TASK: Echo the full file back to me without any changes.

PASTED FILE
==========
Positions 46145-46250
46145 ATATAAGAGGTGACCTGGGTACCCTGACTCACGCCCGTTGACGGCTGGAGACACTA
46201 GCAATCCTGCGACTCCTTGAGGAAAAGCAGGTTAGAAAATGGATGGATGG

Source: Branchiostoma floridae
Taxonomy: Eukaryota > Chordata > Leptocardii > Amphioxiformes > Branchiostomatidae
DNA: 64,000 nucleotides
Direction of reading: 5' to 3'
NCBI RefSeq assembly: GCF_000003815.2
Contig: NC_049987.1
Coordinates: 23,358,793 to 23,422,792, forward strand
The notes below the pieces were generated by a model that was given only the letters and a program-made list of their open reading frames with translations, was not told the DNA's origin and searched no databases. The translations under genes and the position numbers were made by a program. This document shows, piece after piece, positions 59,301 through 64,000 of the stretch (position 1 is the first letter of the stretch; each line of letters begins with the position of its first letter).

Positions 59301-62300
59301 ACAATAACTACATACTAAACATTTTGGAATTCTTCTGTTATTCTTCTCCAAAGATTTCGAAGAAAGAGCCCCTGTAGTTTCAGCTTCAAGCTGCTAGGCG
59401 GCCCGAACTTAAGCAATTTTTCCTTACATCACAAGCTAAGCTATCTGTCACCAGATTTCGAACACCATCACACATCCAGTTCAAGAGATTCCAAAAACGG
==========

Positions 46145-46250
46145 ATATAAGAGGTGACCTGGGTACCCTGACTCACGCCCGTTGACGGCTGGAGACACTA
46201 GCAATCCTGCGACTCCTTGAGGAAAAGCAGGTTAGAAAATGGATGGATGG

Source: Branchiostoma floridae
Taxonomy: Eukaryota > Chordata > Leptocardii > Amphioxiformes > Branchiostomatidae
DNA: 64,000 nucleotides
Direction of reading: 5' to 3'
NCBI RefSeq assembly: GCF_000003815.2
Contig: NC_049987.1
Coordinates: 23,358,793 to 23,422,792, forward strand
The notes below the pieces were generated by a model that was given only the letters and a program-made list of their open reading frames with translations, was not told the DNA's origin and searched no databases. The translations under genes and the position numbers were made by a program. This document shows, piece after piece, positions 59,301 through 64,000 of the stretch (position 1 is the first letter of the stretch; each line of letters begins with the position of its first letter).

Positions 59301-62300
59301 ACAATAACTACATACTAAACATTTTGGAATTCTTCTGTTATTCTTCTCCAAAGATTTCGAAGAAAGAGCCCCTGTAGTTTCAGCTTCAAGCTGCTAGGCG
59401 GCCCGAACTTAAGCAATTTTTCCTTACATCACAAGCTAAGCTATCTGTCACCAGATTTCGAACACCATCACACATCCAGTTCAAGAGATTCCAAAAACGG